Even just being aware of your shyness can go a long way. “Throughout years of having shyness being something I’ve dealt with, and wanting to see it change, it’s helped to have that consciousness,” says Kate from Wellesley College. Since Kate knew shyness was something she would have to work around, she made conscious goals for herself, like speaking at least once every class or talking to one boy at a party. Making mini goals pushed her, so that talking and socializing eventually became easier and less scary. Before any situation where you know you’ll be around lots of people, try making a few mini goals like Kate. Setting a goal, even if it’s as minor as introducing yourself to just one new person, will motivate you and make you feel good about your efforts.

Fake it ‘til you make it
Dembling, a self-described introvert, says the best way to feel more outgoing is to just pretend at first. “I behave as if I am not the least bit nervous, as if I think the audience is going to love me,” she says. “You can think that way when you step into a party. Behave as if you are not nervous, as if you are happy to be there.”

One way to do this, especially in classroom settings, is to prepare before entering the situation. Is an upcoming oral English presentation making you anxious? Practice what you’re going to say and rehearse it until you feel confident. You may still feel a little nervous speaking in front of the class, but preparing will eliminate some nerves. Focus on what you can control, not what you can’t. And it doesn’t hurt to step out of your comfort zone—it helps you grow!

“Force yourself into social situations,” says Akriti from Johns Hopkins University. “It just makes you have to speak and be around people. Obviously, there’s going to be times when you can’t get over your shyness. But bringing yourself out of your comfort zone is pretty effective.”

Don’t put too much pressure on yourself
“I think introverts often imagine that every word they say has to matter somehow, has to be smart or important or clever,” Dembling says. “One thing to keep in mind is that small talk is called that for a reason. It's small. It doesn't have to be anything but pleasant. It's simply a connection between human beings, so don't sweat it.”

Emily, a University of Virginia collegiette, says you can still be outgoing in a group even if you don’t know what to say. “The best way to start conversing with a group you’re not familiar with is to ask questions,” she says. “It shows that you’re engaged in the conversation but it leaves the work up to them. It takes some pressure off of you.”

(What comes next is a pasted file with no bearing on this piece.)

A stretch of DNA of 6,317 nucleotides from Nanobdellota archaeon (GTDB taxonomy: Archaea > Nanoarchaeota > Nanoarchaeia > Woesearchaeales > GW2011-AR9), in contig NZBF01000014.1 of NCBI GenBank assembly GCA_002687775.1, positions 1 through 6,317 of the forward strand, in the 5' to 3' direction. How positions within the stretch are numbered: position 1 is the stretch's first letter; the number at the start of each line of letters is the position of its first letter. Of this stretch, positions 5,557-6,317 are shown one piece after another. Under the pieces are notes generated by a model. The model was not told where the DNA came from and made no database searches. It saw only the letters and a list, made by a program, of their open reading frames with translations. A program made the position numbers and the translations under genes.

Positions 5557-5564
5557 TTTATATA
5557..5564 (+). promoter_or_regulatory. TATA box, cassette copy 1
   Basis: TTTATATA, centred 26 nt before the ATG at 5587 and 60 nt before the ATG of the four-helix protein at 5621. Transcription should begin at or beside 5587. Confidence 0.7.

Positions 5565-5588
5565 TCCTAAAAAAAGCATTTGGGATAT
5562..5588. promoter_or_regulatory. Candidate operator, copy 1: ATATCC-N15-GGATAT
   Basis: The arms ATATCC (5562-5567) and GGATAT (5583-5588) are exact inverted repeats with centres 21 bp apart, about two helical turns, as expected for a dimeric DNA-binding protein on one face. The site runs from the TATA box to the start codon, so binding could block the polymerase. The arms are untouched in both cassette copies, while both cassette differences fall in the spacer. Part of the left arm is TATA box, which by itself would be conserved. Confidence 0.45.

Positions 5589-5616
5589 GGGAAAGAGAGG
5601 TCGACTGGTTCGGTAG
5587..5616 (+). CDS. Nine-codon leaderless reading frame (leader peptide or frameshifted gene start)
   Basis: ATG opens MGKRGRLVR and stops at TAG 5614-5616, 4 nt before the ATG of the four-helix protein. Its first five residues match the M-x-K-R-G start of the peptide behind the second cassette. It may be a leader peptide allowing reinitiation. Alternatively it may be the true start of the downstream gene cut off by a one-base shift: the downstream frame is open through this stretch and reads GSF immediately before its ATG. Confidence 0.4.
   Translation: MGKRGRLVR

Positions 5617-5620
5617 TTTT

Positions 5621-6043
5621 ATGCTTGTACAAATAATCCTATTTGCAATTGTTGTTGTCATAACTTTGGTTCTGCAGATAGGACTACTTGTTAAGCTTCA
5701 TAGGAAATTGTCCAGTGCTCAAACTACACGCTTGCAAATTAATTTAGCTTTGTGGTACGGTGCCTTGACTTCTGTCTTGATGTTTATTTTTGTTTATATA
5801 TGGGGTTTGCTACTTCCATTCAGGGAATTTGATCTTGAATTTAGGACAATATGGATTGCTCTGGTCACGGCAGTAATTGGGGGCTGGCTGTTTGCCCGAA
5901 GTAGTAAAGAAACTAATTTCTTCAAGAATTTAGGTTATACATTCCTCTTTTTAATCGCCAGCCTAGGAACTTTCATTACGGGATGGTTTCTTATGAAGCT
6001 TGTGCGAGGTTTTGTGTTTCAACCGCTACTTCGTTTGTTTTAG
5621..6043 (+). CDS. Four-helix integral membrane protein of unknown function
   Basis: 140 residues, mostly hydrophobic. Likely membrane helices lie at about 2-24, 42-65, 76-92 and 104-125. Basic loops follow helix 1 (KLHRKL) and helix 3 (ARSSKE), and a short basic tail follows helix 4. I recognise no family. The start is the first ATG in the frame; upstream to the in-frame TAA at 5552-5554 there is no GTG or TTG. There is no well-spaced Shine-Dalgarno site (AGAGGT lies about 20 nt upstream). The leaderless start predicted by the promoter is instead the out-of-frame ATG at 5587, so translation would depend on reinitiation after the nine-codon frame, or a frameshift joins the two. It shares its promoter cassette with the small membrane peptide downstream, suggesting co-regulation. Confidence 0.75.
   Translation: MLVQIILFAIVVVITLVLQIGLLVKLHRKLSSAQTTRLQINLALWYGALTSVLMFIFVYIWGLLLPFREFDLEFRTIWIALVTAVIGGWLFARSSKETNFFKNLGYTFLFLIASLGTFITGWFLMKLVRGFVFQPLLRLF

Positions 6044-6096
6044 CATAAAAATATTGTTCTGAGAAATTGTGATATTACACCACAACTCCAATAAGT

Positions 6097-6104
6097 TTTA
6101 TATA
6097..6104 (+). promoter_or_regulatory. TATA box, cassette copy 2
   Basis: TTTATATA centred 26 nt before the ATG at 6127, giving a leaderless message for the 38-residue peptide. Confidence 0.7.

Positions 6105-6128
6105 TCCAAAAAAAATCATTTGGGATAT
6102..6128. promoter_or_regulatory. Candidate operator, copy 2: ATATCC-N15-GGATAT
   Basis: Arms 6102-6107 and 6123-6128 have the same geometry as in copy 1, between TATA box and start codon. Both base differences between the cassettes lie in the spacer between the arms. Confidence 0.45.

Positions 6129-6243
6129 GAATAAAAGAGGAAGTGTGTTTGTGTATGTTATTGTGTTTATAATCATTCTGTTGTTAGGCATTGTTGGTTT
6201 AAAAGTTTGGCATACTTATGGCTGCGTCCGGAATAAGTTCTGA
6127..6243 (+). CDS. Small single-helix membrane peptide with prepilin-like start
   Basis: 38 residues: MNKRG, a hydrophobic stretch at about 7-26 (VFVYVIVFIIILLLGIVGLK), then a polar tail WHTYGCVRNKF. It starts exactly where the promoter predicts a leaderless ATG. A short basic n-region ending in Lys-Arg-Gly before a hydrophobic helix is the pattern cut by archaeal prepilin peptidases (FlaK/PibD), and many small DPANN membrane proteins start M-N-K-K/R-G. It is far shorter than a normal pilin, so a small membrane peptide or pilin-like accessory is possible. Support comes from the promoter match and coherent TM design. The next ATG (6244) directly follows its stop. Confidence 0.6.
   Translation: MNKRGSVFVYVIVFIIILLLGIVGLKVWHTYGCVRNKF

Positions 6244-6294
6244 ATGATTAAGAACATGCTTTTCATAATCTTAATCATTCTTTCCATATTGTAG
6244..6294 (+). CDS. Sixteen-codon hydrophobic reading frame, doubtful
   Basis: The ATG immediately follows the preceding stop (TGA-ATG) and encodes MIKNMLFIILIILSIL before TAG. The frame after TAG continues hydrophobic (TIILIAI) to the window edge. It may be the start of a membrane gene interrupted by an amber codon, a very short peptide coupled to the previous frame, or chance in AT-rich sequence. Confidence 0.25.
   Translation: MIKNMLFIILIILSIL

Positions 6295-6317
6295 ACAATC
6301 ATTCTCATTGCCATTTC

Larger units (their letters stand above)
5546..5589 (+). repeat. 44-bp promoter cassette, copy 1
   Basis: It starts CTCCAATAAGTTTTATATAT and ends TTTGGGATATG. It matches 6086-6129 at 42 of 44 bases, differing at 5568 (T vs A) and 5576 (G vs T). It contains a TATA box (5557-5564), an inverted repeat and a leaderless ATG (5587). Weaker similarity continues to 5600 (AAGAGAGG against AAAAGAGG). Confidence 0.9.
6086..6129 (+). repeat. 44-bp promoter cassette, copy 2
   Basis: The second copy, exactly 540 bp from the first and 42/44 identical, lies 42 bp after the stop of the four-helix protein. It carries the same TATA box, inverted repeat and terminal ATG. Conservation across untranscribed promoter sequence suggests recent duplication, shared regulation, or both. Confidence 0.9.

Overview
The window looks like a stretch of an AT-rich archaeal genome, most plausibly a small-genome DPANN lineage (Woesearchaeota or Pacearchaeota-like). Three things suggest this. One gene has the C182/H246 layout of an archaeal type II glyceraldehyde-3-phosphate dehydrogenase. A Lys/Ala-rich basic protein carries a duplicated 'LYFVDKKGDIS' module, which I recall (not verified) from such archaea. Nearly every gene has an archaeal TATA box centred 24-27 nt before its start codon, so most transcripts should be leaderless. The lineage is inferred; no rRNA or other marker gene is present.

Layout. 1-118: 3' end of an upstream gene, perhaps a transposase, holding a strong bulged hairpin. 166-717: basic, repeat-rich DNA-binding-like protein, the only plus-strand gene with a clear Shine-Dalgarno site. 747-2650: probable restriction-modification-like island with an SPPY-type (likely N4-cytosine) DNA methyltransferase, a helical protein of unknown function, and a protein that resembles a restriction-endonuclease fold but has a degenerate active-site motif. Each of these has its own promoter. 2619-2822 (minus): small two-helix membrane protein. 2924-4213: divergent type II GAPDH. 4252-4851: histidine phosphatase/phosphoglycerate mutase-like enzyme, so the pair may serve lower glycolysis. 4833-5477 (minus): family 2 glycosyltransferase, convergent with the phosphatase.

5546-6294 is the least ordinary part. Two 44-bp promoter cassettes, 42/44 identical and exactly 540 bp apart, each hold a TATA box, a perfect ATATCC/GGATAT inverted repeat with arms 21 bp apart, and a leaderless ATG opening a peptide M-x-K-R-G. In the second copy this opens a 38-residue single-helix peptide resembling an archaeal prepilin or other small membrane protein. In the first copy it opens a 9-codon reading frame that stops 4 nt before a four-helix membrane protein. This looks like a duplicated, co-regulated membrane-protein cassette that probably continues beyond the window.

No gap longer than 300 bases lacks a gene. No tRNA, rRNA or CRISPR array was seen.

Kate also suggests that if you feel social anxiety or if you just want to work on feeling more comfortable in social situations, talking to someone about your goals may help. “Talk to a psychologist about it,” she says. “Everyone’s different and there’s not a good blanket solution. It’s however you learn to do this better. Especially when you have different goals. Do you wish to be an extrovert? Or do you want to cope as an introvert in an extroverted world?”

Whether you’re a social butterfly or a little on the shy side, start slowly and don’t push yourself too hard! You don’t have to be the most outgoing girl in the world to have great relationships.

Katie was the former Senior Associate Editor of Her Campus. She graduated from Johns Hopkins University in 2015, where she studied Writing Seminars, psychology, and women's studies. Prior to joining the full-time staff, Katie was a national contributing writer and Health Editor for HC. In addition to her work with Her Campus, Katie interned at Cleveland Magazine, EMILY's List, and the National Partnership for Women & Families. Katie is also an alumna of Kappa Alpha Theta. In her spare time, Katie enjoys writing poetry, hanging out with cats, eating vegan cupcakes, and advocating for women's rights.